The Petrohan Pass is hard for driving as it consists of some 50 km of curves only. I swear there isn’t a straight section more than 50m long…But the views are worth this. Especially on Sunday, as it was rainy and misty. Dense mist looking like fluffy clouds covered the valleys below the meandering road or hanged above it like a blanket. There were many caves visible in the rocky slopes and also many brooks that looked like small waterfalls in their stony and mossy beds.
In some places the pine trees are so thick that it is virtually dark on the ground below them. We passed through a wood consisting of intertwined birch trees and pines, seeing through which was practically impossible, they were like a wall. Really, one wouldn’t want to be alone in a forest like that at dark…
The villages that we passed by were generally looking derelict – the logical consequence of the mass migration to the cities. Still, everywhere the building of the village administration was adorned with the Bulgarian and the EU flags. The Bulgarian flag was also waving from many homes, which is not something done often in the city. Seeing the national flag hanged from a window somehow warmed my heart every time. It created a kind of bond between me and those people I did not know anything about, like in the teenage years when I saw someone wear a T-shirt of the same heavy metal band as I did.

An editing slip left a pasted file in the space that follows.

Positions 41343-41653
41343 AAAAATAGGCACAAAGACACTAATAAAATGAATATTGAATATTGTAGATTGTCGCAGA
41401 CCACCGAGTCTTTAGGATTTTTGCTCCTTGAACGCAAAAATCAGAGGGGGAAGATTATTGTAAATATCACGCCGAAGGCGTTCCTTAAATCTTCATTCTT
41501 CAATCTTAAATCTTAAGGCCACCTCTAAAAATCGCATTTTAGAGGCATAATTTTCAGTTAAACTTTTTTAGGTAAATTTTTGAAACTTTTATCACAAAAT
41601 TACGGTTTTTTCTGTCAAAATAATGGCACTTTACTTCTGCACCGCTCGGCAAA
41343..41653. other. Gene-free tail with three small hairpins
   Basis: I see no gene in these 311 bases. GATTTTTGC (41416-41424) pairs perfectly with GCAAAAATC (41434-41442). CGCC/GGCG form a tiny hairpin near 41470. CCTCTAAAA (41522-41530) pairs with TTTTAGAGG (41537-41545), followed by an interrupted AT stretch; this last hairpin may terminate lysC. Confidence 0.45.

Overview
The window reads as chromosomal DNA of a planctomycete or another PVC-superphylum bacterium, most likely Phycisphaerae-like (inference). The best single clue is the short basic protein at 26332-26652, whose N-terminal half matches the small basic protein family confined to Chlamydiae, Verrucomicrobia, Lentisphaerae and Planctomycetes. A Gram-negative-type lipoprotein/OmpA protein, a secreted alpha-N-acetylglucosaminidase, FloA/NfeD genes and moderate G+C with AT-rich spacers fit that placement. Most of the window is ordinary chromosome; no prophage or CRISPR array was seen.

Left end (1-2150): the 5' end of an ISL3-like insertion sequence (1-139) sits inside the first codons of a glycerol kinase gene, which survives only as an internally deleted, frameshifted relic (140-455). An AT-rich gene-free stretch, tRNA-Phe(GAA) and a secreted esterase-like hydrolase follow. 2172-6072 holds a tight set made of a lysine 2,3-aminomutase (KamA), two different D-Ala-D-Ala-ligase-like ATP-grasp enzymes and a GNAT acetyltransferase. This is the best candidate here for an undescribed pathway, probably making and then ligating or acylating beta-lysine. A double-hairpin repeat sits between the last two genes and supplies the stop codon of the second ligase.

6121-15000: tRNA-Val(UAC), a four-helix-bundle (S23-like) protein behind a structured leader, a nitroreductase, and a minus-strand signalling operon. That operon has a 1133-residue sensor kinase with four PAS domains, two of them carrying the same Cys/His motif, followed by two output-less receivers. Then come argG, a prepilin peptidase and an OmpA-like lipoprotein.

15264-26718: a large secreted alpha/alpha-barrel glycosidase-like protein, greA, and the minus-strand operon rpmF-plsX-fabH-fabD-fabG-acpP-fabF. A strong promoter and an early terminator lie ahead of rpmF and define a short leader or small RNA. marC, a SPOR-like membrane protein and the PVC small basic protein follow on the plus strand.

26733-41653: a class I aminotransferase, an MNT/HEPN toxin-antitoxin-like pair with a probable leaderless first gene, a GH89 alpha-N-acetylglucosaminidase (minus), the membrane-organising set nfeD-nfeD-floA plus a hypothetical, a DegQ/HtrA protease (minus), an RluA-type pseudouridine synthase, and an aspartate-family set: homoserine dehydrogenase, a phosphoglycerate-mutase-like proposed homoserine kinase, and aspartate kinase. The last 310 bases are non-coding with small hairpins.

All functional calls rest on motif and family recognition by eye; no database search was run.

The village that we were headed to is really depopulated and our house was like a jungle – overgrown with weeds to the point of being unrecognizable. Thieves regularly visit it in the search of some previously undiscovered treasures.
What made me go there is my grandfather’s huge collection of books, which had been accommodated there for lack of space for it in Sofia. I dream of having a home with a separate room for a library so that I can give a proper home to these books, some of which are really old and rare.
In a couple of hours, I went through everything that was accessible and not in cardboard boxes piled one atop of the other, and selected about 20 books to bring home. Now I have great stuff on my To Read list.
The village’s church is locked and a priest from the neighbouring village is called in for occasional services, mainly funerals. On Sunday, when the Orthodox celebrated the Entry of Christ into Jerusalem, no liturgy took place in the village. If this is not oblivion, I don’t know what is.
The people I met, both my relatives and the neighbours, were great, very interesting and entertaining to talk to. They were all elderly people and, naturally enough, their use of language and topics of conversation are very different compared to those of younger people. I am really thankful for this trip which I think strengthened my spirit and did me good. And I can’t wait for the end of Lent to taste the buffalo yoghurt too!